The sister raised her beaming eye
And looked on him indignantly
And sternly answered, "Only try!"

Off to the cook he quickly ran.
"Dear Cook, please lend a frying-pan
To me as quickly as you can."

And wherefore should I lend it you?"
"The reason, Cook, is plain to view.
I wish to make an Irish stew."

"What meat is in that stew to go?"
"My sister'll be the contents!"
"Oh"
"You'll lend the pan to me, Cook?"
"No!"

Moral: Never stew your sister.

by Lewis Carroll.

My Friend, My Brother

NOT as it seems, friend, brother, is my life,
For I have coveted my neighbour's wife,
His ox, his ass. And you the woman know
Whom I do covet in my soul's shadow.

Sometimes I wish that God would trouble send
To cross the even tenor of your days.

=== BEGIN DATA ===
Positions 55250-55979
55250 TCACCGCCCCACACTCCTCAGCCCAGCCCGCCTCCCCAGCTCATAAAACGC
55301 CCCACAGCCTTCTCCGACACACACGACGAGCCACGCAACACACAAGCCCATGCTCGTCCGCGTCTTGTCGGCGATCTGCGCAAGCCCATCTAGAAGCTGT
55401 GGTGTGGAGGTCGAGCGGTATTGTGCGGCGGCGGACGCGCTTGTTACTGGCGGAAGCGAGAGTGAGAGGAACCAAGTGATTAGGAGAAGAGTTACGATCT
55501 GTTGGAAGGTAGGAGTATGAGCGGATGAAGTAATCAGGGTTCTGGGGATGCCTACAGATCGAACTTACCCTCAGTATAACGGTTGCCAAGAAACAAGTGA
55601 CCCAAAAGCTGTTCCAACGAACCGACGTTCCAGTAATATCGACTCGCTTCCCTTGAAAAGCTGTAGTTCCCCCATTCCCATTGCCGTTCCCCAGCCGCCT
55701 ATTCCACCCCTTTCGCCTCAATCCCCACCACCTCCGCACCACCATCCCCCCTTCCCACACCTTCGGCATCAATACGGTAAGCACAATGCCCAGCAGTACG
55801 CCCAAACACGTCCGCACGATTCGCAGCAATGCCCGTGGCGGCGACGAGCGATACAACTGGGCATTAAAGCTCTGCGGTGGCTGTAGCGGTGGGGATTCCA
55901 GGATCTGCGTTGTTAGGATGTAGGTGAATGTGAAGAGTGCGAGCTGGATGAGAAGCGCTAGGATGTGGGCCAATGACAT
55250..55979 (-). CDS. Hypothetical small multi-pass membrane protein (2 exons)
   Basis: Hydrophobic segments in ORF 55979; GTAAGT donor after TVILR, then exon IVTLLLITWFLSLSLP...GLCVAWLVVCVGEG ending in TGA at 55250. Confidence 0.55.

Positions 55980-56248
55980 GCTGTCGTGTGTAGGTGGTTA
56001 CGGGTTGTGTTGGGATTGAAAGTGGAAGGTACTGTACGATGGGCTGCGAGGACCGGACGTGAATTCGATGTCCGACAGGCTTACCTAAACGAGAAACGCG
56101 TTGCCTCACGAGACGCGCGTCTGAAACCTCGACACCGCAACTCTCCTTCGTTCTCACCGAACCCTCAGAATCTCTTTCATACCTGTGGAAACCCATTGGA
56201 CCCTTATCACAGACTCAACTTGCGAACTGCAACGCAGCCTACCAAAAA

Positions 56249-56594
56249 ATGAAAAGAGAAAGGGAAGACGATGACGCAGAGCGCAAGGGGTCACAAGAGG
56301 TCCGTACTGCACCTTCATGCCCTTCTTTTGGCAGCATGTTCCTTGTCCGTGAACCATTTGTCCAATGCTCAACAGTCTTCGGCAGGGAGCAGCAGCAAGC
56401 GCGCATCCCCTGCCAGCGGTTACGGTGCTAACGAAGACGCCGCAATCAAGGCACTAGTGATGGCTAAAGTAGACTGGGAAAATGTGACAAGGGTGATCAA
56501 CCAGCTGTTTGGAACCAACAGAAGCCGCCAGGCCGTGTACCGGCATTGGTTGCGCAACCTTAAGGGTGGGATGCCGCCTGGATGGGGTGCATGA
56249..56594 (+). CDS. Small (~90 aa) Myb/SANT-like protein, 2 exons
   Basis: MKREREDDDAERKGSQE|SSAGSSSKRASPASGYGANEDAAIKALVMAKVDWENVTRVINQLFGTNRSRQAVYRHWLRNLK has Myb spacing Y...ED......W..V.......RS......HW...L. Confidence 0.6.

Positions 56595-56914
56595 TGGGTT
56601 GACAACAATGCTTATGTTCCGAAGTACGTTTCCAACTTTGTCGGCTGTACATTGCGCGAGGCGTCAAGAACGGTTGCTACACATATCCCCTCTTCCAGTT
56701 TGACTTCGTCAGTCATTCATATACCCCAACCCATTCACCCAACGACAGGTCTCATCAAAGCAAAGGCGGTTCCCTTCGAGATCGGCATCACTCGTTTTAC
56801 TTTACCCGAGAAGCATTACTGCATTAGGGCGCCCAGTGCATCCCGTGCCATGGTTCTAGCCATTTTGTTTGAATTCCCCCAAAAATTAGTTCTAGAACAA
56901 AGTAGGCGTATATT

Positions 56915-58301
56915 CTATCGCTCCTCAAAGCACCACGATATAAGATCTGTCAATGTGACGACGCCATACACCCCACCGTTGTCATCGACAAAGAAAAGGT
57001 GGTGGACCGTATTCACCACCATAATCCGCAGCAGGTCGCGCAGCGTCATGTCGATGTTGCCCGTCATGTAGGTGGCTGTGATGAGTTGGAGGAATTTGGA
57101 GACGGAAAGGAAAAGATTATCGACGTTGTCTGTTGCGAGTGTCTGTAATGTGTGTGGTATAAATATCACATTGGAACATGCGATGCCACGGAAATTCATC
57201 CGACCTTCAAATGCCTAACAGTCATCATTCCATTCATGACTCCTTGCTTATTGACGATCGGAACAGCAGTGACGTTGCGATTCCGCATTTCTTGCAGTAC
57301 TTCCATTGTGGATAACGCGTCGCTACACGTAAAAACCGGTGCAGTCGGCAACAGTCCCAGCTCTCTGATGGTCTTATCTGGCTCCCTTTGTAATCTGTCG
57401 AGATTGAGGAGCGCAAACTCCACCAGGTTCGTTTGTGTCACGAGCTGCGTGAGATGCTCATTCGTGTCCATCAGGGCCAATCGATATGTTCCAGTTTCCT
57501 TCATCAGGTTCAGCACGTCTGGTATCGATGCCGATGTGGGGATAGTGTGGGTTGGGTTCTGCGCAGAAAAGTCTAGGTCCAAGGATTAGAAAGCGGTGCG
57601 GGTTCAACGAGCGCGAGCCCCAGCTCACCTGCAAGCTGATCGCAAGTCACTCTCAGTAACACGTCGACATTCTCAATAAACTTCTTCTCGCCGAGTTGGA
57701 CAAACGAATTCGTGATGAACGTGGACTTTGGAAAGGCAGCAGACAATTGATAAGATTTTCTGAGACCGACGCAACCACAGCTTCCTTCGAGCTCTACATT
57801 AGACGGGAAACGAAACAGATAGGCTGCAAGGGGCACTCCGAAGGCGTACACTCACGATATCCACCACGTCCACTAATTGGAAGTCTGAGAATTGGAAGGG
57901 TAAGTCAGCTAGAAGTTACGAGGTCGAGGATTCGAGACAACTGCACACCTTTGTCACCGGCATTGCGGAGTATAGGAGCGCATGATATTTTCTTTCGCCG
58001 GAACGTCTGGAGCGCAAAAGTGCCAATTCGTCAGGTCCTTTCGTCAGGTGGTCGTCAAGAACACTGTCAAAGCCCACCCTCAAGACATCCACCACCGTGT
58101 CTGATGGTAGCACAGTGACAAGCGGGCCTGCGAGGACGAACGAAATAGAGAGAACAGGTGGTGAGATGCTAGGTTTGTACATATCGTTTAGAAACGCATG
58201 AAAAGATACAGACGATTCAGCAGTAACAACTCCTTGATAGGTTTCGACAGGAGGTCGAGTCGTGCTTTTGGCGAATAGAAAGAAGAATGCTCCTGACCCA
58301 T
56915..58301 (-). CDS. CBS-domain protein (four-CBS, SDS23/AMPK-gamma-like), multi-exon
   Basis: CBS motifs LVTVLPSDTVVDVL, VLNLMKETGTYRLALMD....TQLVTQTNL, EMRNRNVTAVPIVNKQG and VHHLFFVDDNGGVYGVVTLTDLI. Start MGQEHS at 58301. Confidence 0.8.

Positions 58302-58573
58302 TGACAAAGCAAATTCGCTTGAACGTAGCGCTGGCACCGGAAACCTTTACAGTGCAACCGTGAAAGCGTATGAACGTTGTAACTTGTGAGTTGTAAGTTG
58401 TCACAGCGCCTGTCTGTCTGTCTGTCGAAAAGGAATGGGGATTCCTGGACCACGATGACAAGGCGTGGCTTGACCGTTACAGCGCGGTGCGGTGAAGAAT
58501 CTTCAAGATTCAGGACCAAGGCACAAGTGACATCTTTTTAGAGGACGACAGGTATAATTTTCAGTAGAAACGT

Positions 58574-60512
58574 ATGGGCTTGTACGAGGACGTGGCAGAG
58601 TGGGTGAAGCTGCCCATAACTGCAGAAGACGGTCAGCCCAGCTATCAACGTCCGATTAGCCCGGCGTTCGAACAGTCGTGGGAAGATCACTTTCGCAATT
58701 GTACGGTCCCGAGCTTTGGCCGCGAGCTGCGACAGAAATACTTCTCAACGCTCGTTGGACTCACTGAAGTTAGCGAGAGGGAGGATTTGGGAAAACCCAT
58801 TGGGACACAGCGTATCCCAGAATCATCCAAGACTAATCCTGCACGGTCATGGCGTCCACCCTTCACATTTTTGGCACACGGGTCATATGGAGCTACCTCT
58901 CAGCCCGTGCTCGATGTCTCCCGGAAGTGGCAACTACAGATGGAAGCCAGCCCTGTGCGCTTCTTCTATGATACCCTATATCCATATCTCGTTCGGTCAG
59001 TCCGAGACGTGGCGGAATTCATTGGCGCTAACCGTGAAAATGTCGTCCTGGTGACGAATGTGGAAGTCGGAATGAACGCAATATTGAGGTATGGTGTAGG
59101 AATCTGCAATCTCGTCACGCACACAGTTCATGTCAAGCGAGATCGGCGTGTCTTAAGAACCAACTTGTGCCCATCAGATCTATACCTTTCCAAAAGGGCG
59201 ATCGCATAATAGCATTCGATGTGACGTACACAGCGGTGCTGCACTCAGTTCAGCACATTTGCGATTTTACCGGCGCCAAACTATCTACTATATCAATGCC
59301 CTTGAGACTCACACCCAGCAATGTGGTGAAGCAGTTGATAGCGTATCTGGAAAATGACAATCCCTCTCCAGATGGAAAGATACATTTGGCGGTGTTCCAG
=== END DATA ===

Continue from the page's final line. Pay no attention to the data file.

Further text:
I curse myself for this, but, brother, friend,
Your generous heart knows not my evil ways.

And you have often succoured my distress,
And warded from my head fate's hardest hits.
But, brother, friend, the heart that ought to bless
Chafes at the burden of your benefits.

Yet if misfortune came, some day or other,
My heart, my vicious heart, content at length,
Would draw, it may be, from its depths the strength
To make your sorrow mine, my friend, my brother.

But you were born under a star that bids
No evil chance or sorrow you betide.
And, friend and brother, always I shall hide
My eyes' cold flashing under drooped eye-lids.

translated by Jethro Bithell

by Alfred Mortier.

Oddfellowship In Ingersoll

We look in vain for our past grands,
Now scattered over many lands ;
For some o'er the wide world doth rove,
And some have joined Grand Lodge above.
But ever since Father Adam's fall
We are dependent creatures all.
Though man is weak yet he may join
With others, strength for to combine-
A single rod is easily broken,
Bundle is of strength the token.

The illustration, it was grand
Which was given by Reverend Bland,
Five Oddfellows all in one hand
And yet they all united stand,
Each finger hath a different length
Each finger varies in its strength.